STUCK ON THE HAMSTER WHEEL

10 02 2008

Some people just don’t get it, and even those who try can’t find their way out…

In China, the cold snap means more CO2 will be pumped into the air, warming things further and opening up more of the Arctic Ocean to pump moisture into the atmosphere….

 At one of Datong Coal Group’s other main mines, the regular quota is 150,000 tons of coal a month, according to one worker. But officials are now asking workers to quadruple that figure to 600,000 tons for February.

“We’ll do it,” said Wang Kuikui, 53, who has worked in the mine for 27 years. “We’ll get 600,000 tons.”

Mr. Wang usually gets three days off for the Lunar New Year, but his leave is now canceled. He earns about $200 a month and lives near the mine in a mud-and-brick, two-room home with his wife, son, daughter-in-law and grandson. And Mr. Wang is considered fortunate because he has a job at a larger, safer state-owned operation. His son cannot get a job at the same mine and makes money doing odd jobs.

Meanwhile, some people in Kansas haven’t figured out that they’re not in Kansas any more:

Wayne Penrod, Sunflower’s environmental policy manager, told the Senate committee that expanding the state’s use of coal in generating electricity was good for the rural economy.

“Our rural economies need low-cost energy supplies to remain competitive,” Penrod said.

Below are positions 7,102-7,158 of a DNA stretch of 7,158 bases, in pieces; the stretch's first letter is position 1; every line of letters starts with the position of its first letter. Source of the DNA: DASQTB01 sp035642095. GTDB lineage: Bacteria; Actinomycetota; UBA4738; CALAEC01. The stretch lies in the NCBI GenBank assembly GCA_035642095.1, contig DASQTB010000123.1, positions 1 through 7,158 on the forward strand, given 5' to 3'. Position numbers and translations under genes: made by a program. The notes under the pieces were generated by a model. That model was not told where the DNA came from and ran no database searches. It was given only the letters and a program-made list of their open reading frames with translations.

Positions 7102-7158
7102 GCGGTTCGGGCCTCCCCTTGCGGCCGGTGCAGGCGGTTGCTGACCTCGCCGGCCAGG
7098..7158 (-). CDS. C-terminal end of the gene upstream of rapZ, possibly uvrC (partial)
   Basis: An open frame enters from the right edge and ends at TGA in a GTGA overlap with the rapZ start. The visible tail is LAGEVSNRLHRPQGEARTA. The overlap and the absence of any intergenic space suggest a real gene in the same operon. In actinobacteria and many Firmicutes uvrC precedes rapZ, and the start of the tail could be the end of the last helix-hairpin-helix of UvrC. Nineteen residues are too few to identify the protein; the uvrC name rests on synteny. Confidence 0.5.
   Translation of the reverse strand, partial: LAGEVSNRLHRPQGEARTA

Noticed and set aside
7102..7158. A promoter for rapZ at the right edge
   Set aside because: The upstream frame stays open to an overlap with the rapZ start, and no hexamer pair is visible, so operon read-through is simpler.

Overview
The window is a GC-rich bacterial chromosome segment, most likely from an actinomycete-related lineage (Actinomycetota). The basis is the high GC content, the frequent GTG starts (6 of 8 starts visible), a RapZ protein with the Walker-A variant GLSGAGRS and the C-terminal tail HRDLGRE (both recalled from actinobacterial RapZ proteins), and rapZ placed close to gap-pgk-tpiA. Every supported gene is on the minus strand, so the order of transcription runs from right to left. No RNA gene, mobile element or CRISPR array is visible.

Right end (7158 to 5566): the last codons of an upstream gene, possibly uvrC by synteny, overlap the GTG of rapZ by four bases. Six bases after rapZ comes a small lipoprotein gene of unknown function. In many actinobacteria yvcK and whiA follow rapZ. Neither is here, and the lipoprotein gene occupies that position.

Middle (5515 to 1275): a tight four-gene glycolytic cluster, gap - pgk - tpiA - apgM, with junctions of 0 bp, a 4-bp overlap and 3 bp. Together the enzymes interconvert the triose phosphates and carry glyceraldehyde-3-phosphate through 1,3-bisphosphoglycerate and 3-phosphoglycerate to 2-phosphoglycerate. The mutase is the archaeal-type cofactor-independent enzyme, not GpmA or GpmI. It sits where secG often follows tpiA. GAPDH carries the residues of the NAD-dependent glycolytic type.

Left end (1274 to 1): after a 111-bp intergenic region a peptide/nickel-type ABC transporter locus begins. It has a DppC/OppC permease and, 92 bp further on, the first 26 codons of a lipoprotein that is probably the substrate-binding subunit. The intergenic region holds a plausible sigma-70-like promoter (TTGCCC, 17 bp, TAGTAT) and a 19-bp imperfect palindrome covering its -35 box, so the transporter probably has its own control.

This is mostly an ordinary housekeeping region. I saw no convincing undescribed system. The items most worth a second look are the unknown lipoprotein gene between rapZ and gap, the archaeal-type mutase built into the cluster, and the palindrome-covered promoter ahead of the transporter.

Coal is the best alternative, he said, because it will take too long to build nuclear infrastructure and natural gas is too expensive.

Penrod said Sunflower would earn $25 million annually to manage the new electric generating station for out-of-state companies, including Tri-State Generation and Transmission Association of Denver.

And even those who understand that we have to change the details of our daily lives find it’s hard to get out of the habits you grew up with:

Ann Hancock, the executive director of the Climate Protection Campaign, a nonprofit based in Sonoma County, a wine-growing area north of San Francisco, said that the county and its nine municipalities signed climate-protection agreements with enthusiasm more than five years ago, committing to bringing down greenhouse-gas emissions. Then they tried to figure out how.

“It’s really hard,” Ms. Hancock said. “It’s like the dark night of the soul.” All the big items in the inventory of emissions — from tailpipes, from the energy needed to supply drinking water and treat waste water, from heating and cooling buildings — are the product of residents’ and businesses’ individual decisions about how and where to live and drive and shop.

“They’ve seen the Al Gore movie, but they still have their lifestyle to contend with,” she said.

“We need to get people out of their cars, and we can’t under the present circumstances,” because of the limited alternative in public transportation, Ms. Hancock said. And the county’s many older homes are not very good at keeping in the cool air in the summer or the warm air in winter. “How do you go back and retrofit all of those?” she asked.

Boy, oh boy…shouldn’ta used up all the personal credit on the new clothes and the flatscreen and the ORV and the RV and the SUV, shouldn’ta burnt up all the national credit trying to seize and secure Iraq’s oil fields.  The doublecross confluence of collapsing personal credit and a bankrupt Federal government leave us unable to take the steps we need to take to adapt to the changing situation, and the government unable to do the right thing and help the less fortunate–who are turning into a voting majority of Americans.  If only we had someone to vote for….

But, in South Carolina, of all places, the legislature got it: